Q: You talk a lot about history. Is that the most important part of these books to you?

A: I hope people will enjoy the story, and that they will like Lara: I like her, despite her faults, but yes, most of all, I hope people will enjoy the setting and the history, and maybe learn something they didn’t know about ancient history. The ancient world was a fascinating place, and if I can convey a little of this to people, I’ll be very happy.


On Ancient Goddesses

Around the time of publication of The Maltese Goddess, Lyn talked about the importance of setting to her crime novels.

Q: Why choose Malta? What is it about Malta that made it the right setting?

A: Malta has an extraordinary history for such a small island, from prehistoric times right up to the present. It has — and you can still see them — the world’s oldest free-standing stone structures, older than the Great Pyramid, older than Stonehenge.
Many archaeologists believe that these huge megalithic stone temples were devoted to the worship of the Great Goddess over a period of several centuries. A lot of research has been done relatively recently on the subject of Goddess worship in the Mediterranean, and it appears to have been a long and honorable tradition. In fact, worship of the Great Goddess may go back as far as 25,000 years.

In more recent times, the Sumerians had their Inanna, Queen of Heaven and Earth, who later became Ishtar and Astarte. Egypt had Isis, and so on. These goddesses were very powerful deities, and earthly kings of the time received their temporal power through a sacred Malta 06marriage to the goddess.

This tradition continued throughout the Mediterranean world for many centuries until Greek and Roman times when other gods, primarily male, became dominant. Much of Greek mythology, the tales of Greek heroes and the gods of Mt. Olympus, may well refer to actual events that have to do with the subjugation of centres of goddess worship. The story of the Greek hero Theseus, for example, who slays the Minotaur on Crete and takes Ariadne with him, later abandoning her on the island of Naxos, may well refer to a Greek invasion of Crete which was known as a powerful center of worship of the Goddess. Ariadne may have been a Cretan earth goddess.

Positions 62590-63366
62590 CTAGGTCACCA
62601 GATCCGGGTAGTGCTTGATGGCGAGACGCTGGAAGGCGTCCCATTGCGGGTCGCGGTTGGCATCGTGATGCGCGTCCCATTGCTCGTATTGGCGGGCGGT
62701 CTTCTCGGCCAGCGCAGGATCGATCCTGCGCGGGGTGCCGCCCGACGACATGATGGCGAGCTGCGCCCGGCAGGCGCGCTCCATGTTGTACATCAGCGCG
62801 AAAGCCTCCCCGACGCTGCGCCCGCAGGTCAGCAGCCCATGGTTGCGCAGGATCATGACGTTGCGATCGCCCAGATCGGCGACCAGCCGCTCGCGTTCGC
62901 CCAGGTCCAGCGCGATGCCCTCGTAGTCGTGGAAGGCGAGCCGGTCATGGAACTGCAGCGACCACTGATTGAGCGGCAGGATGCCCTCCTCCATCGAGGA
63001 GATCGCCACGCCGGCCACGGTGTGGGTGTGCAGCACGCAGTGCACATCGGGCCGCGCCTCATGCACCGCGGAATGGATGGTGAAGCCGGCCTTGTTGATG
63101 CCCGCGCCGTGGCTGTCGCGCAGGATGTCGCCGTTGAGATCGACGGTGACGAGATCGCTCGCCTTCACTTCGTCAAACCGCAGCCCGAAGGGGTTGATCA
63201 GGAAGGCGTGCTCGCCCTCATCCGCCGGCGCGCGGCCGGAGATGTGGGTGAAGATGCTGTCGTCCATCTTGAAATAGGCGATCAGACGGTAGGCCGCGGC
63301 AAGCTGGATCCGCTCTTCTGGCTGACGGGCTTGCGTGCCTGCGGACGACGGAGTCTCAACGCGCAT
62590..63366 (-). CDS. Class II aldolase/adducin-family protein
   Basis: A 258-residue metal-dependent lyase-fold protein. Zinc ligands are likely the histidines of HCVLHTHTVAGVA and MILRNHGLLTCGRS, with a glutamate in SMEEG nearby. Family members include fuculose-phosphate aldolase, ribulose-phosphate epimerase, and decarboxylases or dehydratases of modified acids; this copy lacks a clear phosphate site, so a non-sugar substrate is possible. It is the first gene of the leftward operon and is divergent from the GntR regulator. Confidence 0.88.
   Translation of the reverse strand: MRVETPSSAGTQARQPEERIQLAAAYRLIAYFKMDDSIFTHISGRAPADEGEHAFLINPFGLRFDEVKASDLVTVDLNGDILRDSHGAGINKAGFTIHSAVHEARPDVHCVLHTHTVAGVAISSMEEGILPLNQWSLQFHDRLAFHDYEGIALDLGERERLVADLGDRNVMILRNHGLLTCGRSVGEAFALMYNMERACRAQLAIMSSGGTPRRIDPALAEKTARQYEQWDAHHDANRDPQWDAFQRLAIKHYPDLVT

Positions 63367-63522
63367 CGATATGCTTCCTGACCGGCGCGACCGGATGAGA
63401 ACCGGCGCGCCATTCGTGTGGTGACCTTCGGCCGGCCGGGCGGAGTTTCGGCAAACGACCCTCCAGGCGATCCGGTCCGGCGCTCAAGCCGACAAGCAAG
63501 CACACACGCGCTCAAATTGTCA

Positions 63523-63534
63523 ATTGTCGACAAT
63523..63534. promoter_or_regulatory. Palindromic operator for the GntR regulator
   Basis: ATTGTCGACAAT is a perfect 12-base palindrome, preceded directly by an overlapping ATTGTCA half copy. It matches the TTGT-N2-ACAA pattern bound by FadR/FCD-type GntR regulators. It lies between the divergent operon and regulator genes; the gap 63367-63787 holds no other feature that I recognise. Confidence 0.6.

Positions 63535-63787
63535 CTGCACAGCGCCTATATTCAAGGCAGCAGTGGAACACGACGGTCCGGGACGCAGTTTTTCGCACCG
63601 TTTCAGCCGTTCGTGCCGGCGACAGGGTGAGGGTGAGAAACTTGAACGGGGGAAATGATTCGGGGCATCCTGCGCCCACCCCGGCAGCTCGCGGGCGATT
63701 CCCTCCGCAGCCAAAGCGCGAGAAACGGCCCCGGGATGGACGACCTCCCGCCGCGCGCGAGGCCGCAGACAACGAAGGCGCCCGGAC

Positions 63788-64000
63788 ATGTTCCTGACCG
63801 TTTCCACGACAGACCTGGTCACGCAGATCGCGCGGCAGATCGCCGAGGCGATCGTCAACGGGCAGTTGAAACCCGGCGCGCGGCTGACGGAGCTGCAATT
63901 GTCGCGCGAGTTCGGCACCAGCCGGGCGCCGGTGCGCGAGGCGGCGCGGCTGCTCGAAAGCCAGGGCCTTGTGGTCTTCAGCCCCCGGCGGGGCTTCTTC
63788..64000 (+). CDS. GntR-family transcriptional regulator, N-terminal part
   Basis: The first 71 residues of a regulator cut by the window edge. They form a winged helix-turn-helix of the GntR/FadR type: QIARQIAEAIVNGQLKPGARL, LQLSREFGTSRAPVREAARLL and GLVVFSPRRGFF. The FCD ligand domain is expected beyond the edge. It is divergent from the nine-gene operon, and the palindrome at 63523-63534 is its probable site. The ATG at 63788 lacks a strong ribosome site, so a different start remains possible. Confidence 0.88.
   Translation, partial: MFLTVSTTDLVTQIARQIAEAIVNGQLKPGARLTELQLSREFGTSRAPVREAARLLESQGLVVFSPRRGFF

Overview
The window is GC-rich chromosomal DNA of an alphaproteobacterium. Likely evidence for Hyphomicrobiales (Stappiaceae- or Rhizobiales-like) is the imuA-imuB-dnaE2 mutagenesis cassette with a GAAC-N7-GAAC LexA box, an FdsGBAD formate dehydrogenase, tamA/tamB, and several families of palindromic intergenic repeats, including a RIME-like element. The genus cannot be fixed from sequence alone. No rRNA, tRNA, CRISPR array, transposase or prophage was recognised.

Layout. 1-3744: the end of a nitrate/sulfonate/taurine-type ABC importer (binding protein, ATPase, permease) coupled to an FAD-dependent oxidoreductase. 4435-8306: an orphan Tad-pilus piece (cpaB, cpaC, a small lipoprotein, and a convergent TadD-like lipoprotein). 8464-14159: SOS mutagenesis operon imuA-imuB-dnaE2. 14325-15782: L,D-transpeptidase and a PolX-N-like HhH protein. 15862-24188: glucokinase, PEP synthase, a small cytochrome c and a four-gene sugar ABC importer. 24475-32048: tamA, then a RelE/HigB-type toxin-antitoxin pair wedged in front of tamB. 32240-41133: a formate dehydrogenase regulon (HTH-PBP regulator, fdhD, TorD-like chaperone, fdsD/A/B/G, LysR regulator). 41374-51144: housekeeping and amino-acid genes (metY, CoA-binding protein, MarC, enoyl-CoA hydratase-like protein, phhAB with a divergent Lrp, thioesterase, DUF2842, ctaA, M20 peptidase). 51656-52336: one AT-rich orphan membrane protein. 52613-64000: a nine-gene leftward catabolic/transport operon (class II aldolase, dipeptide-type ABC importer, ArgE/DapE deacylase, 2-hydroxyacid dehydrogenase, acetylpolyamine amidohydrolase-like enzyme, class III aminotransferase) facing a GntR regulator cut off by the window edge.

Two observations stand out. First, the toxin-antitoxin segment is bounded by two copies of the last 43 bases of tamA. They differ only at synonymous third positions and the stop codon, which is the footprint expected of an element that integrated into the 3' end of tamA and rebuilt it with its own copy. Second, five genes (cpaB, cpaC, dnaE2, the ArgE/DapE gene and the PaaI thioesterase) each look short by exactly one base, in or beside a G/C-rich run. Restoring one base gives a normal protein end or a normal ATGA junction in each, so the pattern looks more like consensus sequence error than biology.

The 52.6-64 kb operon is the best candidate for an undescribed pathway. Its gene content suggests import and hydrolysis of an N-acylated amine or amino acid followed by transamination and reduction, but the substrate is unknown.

I find the history and mythology of this period fascinating, and hope others will as well. What really struck me is how ancient mythology illuminates our modern life. In The Maltese Goddess, people’s relationships, but particularly those between men and women, and the power struggles that surround them, provide much of the motivation of the characters. In this way, the gods and goddesses of the Mediterranean provide a framework for the plot.

Q: What role does setting play in your mysteries?

A: I think setting is very important in a mystery. In the same sense that history becomes part of the plot, so too does the setting.
In The Maltese Goddess, for example, Lara goes to Malta for the first time, and is totally unfamiliar with her surroundings — what I think in Hollywood they call the fish-out-of-water scenario. In that way she is like most of us when we travel to new places.

In terms of her investigations, she can see things or people can tell her things that only make sense to her much later, when she begins to understand the culture a little better. So you have many different plot elements: the modern day mystery, the unknown setting, and the historical and mythological undercurrents. That’s what’s so terrific about the mystery genre. There is so much scope within the convention to explore so many different and, I think, interesting areas.

Q: How much research is involved?

A: To a certain extent I think I’ve been researching these books all my life, although I didn’t know it. I studied physical and cultural anthropology for awhile in my university days, and while I decided it wasn’t the career for me, it’s remained an interest, one might say an obsession, ever since.

I’ve continued my studies on a more informal basis: I take courses on ancient cultures, their languages and mythologies, all the time. (I am one of those odd people who actually think studying Egyptian hieroglyphics in their spare time is fun!)